Only You Can Start Forest Fires: Reduction as Resilience
In 1935 the United States Forest Service (USFS) instituted a policy called the “10 a.m. policy.” Already using fire suppression as the way of dealing with devastating wildfires for two decades, the 10 a.m. policy was instituted in response to particularly bad fire seasons in the early 1930s. This order mandated that “ every fire should be suppressed by 10 a.m. the day following its initial report.”¹ The results of this policy, and other no-tolerance approaches to fire management, were forests that were overgrown, not in healthy balance, and contained more fuel, which contributed to the more devastating mega fires we have seen in recent years.²
The USFS fire suppression policies in the Western United States during the early 20th century stood in sharp contrast to the traditional practices employed by indigenous peoples for thousands of years. In an effort to suppress fires, the state of California established laws prohibiting the indigenous practice of burning, known now as cultural burning. The anti-fire sentiment was so strong that in 1918 a forest ranger suggested shooting anyone caught setting an intentional fire.³ However, regularly burning the forests the way the indigenous folks did was good for the forests, while fire suppression caused more issues than it solved. Burning the land clears out underbrush, promotes the health and vitality of the land, and supported California’s rich biodiversity.⁴
Today, far too many churches operate like the USFS in the early 20th century. They are overgrown with programs, projects, legacies of all kinds, traditions, and the burden of maintaining staff, buildings, and property. In the current environment, there is a tendency for leaders is to be: 1) concerned about maintaining existing programs, etc. for fear of losing current members, and 2) obsessed with adding new members (in particular youth)⁵ which often means adding more programs (and sometimes staff) to the forest. This reality leads to unhealthy, overgrown churches experiencing a long slow death or dreading the spark that will start a fire that will quickly burn them to the ground. I propose that a purposely set fire—a cultural burn—is needed for churches to be resilient in our contemporary moment.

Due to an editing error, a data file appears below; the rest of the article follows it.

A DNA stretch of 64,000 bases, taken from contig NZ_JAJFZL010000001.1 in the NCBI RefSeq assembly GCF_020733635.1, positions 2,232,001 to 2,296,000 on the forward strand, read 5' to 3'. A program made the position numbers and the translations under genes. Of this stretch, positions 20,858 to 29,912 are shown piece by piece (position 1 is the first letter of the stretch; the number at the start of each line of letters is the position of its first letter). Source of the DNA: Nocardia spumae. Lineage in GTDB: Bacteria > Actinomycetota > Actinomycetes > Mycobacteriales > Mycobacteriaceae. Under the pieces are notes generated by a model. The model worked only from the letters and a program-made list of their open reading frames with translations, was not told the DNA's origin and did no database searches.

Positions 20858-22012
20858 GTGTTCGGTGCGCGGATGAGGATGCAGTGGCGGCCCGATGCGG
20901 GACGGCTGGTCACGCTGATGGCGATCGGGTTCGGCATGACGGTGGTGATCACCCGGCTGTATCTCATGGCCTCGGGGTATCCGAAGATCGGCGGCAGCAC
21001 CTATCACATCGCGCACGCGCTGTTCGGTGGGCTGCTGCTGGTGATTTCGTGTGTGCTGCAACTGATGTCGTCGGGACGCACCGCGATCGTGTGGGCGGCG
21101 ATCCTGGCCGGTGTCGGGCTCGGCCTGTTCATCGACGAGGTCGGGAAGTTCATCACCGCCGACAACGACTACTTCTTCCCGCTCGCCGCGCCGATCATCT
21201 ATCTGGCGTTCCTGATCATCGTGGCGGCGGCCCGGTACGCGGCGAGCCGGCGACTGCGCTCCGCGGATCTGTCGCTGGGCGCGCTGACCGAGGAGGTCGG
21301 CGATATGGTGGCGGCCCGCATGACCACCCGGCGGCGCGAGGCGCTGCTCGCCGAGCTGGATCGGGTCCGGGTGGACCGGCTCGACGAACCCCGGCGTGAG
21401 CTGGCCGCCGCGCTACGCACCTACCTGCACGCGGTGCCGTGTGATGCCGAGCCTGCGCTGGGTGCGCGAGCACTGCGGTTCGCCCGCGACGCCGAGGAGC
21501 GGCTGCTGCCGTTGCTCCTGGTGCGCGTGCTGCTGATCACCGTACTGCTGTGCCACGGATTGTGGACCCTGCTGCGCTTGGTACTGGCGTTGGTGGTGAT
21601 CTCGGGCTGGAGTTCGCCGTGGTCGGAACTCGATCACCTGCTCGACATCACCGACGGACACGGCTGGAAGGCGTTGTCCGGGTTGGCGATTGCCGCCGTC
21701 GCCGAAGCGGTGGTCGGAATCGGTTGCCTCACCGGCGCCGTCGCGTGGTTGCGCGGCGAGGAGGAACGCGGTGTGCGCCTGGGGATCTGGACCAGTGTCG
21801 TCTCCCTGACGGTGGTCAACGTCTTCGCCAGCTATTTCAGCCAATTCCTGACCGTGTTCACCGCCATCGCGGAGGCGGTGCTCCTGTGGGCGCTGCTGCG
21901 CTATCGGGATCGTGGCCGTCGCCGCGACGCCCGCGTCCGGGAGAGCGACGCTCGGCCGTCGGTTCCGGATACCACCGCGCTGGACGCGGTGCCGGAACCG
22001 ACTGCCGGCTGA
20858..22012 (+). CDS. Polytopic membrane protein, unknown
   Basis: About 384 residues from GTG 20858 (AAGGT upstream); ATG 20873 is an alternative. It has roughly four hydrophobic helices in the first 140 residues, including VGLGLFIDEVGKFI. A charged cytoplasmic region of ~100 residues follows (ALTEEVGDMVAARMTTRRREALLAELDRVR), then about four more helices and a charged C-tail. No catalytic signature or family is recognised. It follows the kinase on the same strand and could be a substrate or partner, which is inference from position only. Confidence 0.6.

In late 1998, the church I was serving as the youth pastor had a physical fire. As a result, the congregation had to adapt to meeting and ministering without a building for a number of months. I suggested to our leadership that it might be good to get rid of all the programs that the 45-year old congregation had accumulated and see what grew back—a cultural burn of sorts. The idea was rejected, as it would be in most churches.
Fast forward to late 2018, a spark started a metaphorical fire in the overgrown church where I was the teaching pastor. After years of successful ministry as an attractional model congregation, the church was in a long period of membership decline. It struggled to maintain programs, staffing, and its building. Well intentioned decisions to keep doing things as we always had made the conditions ripe for a fire that could burn the whole thing down. At the time, we shared our building with another church, and the spark that lit the fire was their announcement that they were buying their own building and moving out. That spark started a fire, but there was a choice to be made:
Would the fire be a wildfire that burned everything to the ground or a controlled burn that could create the environment for something new to grow?